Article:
Efficient – I don’t mean succinct, I mean energy is not wasted and a little bit of effort is made to go a long way. Volunteer and staff time should be time spent for a purpose (even if that purpose is play) not performance.

Shared – ideate together, share work, do not expect the same volunteers or staff who have been holding it all together to keep doing so; ask for help, offer help, everyone can pitch in; always offer gratitude.

Forgiving – things will not always work out the way we imagine, we will not always show up the way we want, and yet we can be gentle with ourselves and each other, we can adapt when needed and we can always keep looking for new possibilities.

What if we saw this time between active crisis mode and whatever landscape our congregational life will become, as a gift? As a time to slow down, assess, process our trauma and grief, and do the necessary healing to be the healthy, vibrant and life affirming beacons of Unitarian Universalism we envision our congregations to be? What if the theology of the darkness divine and this liminal time were about connection, play, healing, and forgiveness?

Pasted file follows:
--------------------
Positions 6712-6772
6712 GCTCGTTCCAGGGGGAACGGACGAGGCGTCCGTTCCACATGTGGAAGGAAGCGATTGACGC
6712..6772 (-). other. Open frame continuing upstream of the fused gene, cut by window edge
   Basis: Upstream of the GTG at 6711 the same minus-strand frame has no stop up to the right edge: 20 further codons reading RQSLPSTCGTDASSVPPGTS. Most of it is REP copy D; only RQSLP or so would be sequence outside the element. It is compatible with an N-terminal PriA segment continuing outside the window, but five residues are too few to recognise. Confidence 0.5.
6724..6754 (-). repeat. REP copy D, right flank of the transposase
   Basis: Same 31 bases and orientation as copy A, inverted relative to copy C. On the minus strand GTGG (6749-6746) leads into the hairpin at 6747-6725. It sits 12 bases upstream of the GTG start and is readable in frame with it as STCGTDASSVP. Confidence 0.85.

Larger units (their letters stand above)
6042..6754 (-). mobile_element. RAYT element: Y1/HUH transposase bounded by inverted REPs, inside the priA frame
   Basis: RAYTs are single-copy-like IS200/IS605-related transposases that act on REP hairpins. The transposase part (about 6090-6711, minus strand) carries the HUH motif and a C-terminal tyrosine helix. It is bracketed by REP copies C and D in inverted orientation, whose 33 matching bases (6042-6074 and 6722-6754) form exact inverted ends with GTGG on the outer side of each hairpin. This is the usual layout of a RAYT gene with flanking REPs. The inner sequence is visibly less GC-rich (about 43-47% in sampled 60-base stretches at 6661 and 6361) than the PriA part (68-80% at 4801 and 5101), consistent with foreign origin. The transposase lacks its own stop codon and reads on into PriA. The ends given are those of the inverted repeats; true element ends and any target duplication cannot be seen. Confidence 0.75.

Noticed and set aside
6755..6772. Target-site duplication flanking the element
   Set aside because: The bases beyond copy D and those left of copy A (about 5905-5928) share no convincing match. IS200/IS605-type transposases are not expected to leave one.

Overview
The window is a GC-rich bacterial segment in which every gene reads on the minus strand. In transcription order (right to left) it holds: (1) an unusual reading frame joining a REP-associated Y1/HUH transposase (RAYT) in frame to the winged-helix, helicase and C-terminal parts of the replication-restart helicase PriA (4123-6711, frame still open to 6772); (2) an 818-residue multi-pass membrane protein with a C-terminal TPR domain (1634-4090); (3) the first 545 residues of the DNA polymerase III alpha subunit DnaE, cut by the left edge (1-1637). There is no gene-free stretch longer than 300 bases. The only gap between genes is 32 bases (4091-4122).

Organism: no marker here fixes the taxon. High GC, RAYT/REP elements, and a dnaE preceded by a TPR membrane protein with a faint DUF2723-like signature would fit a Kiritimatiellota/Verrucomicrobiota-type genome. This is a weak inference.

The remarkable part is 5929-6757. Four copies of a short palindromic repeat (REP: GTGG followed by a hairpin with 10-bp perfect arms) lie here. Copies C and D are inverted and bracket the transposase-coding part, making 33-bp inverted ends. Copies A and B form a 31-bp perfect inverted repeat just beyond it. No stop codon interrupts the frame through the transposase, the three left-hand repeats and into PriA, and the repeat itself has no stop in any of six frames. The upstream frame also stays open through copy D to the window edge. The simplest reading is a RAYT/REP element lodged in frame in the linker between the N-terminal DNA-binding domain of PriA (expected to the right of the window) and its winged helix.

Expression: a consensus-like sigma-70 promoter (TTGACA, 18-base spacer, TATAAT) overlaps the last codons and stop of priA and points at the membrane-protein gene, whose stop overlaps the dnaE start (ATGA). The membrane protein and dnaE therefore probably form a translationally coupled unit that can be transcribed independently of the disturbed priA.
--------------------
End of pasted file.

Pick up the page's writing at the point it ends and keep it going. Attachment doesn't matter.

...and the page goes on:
Here are some prompts for reflection and introspection within your ministry teams and as part of your own spiritual practices: What did you do when the pandemic came? What did you salvage, what did you have to let go of? How did you offer help? Where did you take refuge yourself? What new skills did you learn?